HIGHER oil prices will have a limited impact on the Philippines’ fiscal position in the absence of government fuel subsidies, Nomura Global Markets Research said.
Nomura Global, in a note dated Sept. 29, said the Philippines is one of three economies in Asia that will dodge fiscal consequences as a result of the high price of fuel.
“Only three economies have no fuel subsidies, which means higher oil prices will show up in higher inflation, but should not lead to worsening fiscal finances. These include Singapore, the Philippines and Hong Kong,” it said.
“With no fuel subsidies in place, there is likely to be a larger impact on inflation in the Philippines,” it added.
Consecutive fuel price hikes between July and September have prompted some legislators to propose suspending taxes on fuel products to help bring down pump prices.
This week, oil companies cut pump prices by P2 per liter of gasoline and P0.5 per liter of kerosene. However, they raised the price of diesel by P0.4 per liter.
Inflation likely accelerated in September due to elevated pump prices and electricity rates. A BusinessWorld poll of 17 analysts yielded a median estimate of 5.4% for September inflation, at the low end of the 5.3-6.1% forecast of the Bangko Sentral ng Pilipinas.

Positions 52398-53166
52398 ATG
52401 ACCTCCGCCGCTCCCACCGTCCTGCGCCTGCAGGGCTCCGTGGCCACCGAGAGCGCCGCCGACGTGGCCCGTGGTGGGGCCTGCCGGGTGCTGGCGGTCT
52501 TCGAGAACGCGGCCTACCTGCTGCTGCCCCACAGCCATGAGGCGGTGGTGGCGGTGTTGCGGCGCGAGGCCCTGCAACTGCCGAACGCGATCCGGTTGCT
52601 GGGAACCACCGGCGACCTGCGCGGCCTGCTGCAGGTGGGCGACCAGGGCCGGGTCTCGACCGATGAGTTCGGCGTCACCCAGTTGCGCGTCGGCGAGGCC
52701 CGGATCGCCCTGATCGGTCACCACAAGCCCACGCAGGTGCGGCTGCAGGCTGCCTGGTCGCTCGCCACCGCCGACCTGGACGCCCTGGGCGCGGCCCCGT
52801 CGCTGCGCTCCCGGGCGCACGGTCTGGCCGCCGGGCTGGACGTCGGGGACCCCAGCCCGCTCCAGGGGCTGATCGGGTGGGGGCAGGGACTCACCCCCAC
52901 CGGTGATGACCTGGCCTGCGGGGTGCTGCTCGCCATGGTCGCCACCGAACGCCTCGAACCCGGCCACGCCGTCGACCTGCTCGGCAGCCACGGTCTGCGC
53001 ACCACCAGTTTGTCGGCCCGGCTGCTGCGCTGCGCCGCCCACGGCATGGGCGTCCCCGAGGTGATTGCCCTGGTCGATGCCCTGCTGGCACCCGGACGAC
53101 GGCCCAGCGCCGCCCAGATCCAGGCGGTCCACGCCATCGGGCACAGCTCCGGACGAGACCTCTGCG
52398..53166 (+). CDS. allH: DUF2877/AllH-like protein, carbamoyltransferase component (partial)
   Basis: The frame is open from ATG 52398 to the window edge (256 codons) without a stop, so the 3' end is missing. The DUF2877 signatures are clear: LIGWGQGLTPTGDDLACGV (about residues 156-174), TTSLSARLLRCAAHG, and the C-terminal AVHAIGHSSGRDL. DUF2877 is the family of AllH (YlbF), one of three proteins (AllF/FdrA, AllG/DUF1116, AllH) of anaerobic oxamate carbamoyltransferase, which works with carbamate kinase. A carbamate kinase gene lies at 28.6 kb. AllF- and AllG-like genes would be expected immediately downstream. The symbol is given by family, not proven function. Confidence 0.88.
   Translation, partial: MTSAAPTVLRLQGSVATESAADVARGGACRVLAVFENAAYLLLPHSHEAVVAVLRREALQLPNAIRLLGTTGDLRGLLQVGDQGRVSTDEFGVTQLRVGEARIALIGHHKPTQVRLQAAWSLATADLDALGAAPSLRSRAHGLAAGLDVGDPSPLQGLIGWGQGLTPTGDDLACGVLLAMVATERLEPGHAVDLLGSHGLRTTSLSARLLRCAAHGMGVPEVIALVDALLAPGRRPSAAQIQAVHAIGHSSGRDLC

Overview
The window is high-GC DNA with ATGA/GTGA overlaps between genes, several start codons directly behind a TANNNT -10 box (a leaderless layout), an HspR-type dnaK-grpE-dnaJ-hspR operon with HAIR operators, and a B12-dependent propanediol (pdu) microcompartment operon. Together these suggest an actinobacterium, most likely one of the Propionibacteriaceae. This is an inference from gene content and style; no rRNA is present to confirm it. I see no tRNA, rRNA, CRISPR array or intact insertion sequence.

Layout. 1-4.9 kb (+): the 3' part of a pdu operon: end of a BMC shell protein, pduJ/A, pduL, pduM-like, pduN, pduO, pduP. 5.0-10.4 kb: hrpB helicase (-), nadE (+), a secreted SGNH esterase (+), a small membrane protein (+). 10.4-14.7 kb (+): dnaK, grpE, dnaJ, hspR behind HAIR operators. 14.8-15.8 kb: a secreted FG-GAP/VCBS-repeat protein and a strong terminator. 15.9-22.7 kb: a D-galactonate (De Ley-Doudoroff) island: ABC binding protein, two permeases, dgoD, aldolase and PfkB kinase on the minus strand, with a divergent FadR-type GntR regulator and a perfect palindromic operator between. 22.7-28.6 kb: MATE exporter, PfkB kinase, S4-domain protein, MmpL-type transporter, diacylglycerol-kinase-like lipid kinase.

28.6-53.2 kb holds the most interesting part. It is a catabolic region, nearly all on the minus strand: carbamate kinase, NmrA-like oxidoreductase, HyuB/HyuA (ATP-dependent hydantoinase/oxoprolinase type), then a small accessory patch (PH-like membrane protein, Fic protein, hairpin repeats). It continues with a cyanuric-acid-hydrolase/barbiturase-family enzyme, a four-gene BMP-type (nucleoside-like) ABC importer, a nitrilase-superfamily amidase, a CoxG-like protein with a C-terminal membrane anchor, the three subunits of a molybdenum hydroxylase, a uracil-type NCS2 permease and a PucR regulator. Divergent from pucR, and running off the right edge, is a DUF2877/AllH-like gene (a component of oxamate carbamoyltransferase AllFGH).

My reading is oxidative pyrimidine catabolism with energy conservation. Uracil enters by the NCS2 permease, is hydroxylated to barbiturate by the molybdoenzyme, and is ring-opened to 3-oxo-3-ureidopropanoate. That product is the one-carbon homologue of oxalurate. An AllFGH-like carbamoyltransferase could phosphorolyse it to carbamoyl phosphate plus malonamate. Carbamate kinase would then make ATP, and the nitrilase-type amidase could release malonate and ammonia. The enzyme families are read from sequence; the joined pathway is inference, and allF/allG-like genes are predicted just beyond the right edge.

If realized, September inflation will exceed the 5.3% reading in August, but will come in below the 6.9% from a year earlier. It would also be the highest reading since the 6.1% reported in June.
Consumer price index (CPI) data are expected to be released on Oct. 5, Thursday.
Nomura Global earlier estimated that a 10% rise in oil price raises headline CPI by 0.2 percentage point (ppt) on average, worsens the current account balance by 0.3 ppt and weighs on economic growth by up to 0.1 ppt.
It sees less of an impact in some countries — about 0.1% of gross domestic product (GDP) for every 10% oil price increase in South Korea, and 0.2% of GDP in India, Indonesia, and Thailand.
“Governments shield consumers via retail price controls, subsidies and tax cuts to ease their cost of living and prevent inflation expectations from becoming unanchored. The resultant fiscal burden is sometimes borne by domestic oil firms, meaning the fiscal impact is reflected both on- and off-budget,” it said.
This time around, Asian governments are more likely to act to limit the pass-through effect of high oil prices to consumers.
“This is because economies have only recently started to show signs of recovery from the period of high food/oil prices following the start of the Russia-Ukraine war, and food price risks are already on the rise owing to El Niño,” Nomura said.
It also noted that consumer demand has been weaker this year compared to 2022, while upcoming elections in India and Indonesia may also mean fuel subsidies will likely continue.
“Overall, Asia’s energy policies are opaque, and the discretionary nature of government fiscal support means there can be temporary periods of cash flow mismatch for oil refineries. In addition, if higher oil prices are accompanied by an increase in gas and coal prices, there would be an increased fiscal burden from electricity as well,” Nomura added. — Keisha B. Ta-asan